Bernadette, the volunteer speaker, amplified the scope of Mary’s Meals by providing the parish priest with delicious home-baking. This was duly shared with the Sunday morning ‘tea and coffee’ regulars in the hall. She can come back any time.

My only regret about the timing of this year’s appeal was that our 5pm Vigil was the quietest I’ve seen it.

Usually, as the earliest Vigil Mass in the town, it’s not far off standing room only; but, last week, the combined impact of the wedding (there was a street party in Fancy Farm), the Scottish Cup Final at Hampden, and First Communion festivities left us with only about a third of our regular congregation.

Our depleted numbers will have had an impact on raffle ticket sales and passing donations to Mary’s Meals, which is a pity.

Last week, I mentioned a planned visit to the hospital in Paisley for an ‘investigation.’ This passed off without too much incident—although not without a little discomfort (I’ll spare you the details for now).

My right kidney is very healthy and photogenic, according to the scans.

The left, however, has been cooking up a stone and a benign tumour. Obviously, one doesn’t like to hear any ‘T’ or ‘C’ words on the lips of a consultant, but they’re fairly confident there’s nothing to worry about. They’ll keep an eye on it to make sure it stays that way.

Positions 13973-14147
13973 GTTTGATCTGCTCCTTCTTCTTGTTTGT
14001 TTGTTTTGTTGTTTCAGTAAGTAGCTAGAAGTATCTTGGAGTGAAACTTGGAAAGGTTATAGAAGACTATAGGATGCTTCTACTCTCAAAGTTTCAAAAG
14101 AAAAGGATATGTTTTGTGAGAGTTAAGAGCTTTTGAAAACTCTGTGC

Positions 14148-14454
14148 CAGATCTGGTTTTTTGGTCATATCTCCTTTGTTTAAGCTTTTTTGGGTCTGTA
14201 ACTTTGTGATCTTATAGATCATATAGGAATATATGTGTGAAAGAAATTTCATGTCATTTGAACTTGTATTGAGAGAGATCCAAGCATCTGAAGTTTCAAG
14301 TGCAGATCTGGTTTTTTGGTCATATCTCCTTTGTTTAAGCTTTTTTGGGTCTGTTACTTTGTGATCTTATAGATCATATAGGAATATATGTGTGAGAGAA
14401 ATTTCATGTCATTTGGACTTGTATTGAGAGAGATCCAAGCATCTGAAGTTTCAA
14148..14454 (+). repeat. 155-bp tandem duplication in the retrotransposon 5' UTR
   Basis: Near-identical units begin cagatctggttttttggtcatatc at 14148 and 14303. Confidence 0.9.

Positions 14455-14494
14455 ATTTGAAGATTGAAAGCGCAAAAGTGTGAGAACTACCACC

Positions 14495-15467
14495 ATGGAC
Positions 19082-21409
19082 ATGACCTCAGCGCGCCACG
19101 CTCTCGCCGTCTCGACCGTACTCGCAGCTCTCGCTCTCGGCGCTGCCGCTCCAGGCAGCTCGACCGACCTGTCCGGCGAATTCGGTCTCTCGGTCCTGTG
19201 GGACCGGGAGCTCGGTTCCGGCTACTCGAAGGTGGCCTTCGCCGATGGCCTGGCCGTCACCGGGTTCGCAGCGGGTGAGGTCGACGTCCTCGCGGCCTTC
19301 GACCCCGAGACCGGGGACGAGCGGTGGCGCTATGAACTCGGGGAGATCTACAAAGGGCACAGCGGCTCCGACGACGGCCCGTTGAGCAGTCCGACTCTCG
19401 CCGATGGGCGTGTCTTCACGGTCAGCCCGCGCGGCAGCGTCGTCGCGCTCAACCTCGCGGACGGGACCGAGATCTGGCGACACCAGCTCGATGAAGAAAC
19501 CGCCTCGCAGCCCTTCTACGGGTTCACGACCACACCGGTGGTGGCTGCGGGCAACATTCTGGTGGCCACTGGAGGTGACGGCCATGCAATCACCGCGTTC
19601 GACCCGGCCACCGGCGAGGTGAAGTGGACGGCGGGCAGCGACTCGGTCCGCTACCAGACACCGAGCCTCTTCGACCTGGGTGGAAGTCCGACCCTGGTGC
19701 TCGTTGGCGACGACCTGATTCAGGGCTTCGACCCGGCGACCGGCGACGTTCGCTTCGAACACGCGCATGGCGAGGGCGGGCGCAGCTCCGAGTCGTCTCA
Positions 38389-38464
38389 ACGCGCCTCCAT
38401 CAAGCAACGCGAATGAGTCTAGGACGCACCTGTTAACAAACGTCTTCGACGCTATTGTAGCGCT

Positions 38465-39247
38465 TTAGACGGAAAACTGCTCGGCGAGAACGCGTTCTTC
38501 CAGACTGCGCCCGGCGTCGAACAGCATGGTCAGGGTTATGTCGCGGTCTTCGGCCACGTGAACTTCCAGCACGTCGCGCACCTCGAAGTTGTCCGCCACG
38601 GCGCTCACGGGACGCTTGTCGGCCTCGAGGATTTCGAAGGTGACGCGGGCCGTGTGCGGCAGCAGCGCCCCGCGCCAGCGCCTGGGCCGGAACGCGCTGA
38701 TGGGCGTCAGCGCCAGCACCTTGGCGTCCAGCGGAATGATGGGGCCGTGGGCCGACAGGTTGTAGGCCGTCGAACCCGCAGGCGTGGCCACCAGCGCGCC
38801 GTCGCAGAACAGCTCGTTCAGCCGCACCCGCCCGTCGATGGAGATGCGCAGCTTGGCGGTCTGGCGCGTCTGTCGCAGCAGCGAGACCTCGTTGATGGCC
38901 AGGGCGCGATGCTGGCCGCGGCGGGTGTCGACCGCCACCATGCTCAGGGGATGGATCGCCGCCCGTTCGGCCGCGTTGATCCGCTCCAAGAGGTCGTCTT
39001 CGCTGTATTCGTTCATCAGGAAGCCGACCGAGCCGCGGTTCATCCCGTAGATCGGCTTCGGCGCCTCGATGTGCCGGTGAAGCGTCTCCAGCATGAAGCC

This was against the backdrop of less positive news: we learned this week of two dedicated servants of the diocese who have been diagnosed with cancer. I’m sure they will receive the best of care and I know they will have the prayers of many well-wishers to accompany their treatment. Still, as folk tend to say, ‘it’s all you hear about these days.’

Right, I’m off for a saunter with the leaf blower. While the Pantheon celebrates Pentecost with a cascade of rose petals through the oculus (the ‘eyelight’) in the dome, St Joseph’s marks Whitsuntide with cherry blossom billowing through the doors. Nature’s confetti is always a delight to behold, but it’s murder on the carpets.